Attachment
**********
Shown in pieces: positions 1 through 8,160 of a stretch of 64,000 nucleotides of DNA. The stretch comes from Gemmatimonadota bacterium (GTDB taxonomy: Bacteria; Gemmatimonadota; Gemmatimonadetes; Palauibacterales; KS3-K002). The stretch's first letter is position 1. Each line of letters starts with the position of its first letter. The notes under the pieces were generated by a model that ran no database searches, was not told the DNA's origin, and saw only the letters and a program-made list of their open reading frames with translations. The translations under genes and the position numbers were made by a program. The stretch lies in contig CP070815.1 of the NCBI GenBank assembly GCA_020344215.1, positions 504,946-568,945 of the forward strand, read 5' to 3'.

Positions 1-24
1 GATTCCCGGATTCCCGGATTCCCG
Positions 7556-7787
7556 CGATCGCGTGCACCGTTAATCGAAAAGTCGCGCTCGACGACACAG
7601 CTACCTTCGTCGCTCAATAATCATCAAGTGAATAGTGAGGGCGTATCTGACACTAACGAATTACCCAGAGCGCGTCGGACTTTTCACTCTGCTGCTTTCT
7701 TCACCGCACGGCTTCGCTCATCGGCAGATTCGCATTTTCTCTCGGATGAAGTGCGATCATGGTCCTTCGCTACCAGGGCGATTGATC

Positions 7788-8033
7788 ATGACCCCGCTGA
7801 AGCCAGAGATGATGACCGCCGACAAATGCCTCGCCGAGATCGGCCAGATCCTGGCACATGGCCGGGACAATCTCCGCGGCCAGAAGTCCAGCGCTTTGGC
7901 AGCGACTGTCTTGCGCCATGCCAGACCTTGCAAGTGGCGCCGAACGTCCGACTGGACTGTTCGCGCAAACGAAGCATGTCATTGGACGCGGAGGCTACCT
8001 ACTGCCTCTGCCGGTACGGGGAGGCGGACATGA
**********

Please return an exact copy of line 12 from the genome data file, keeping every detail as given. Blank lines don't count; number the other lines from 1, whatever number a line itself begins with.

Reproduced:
8001 ACTGCCTCTGCCGGTACGGGGAGGCGGACATGA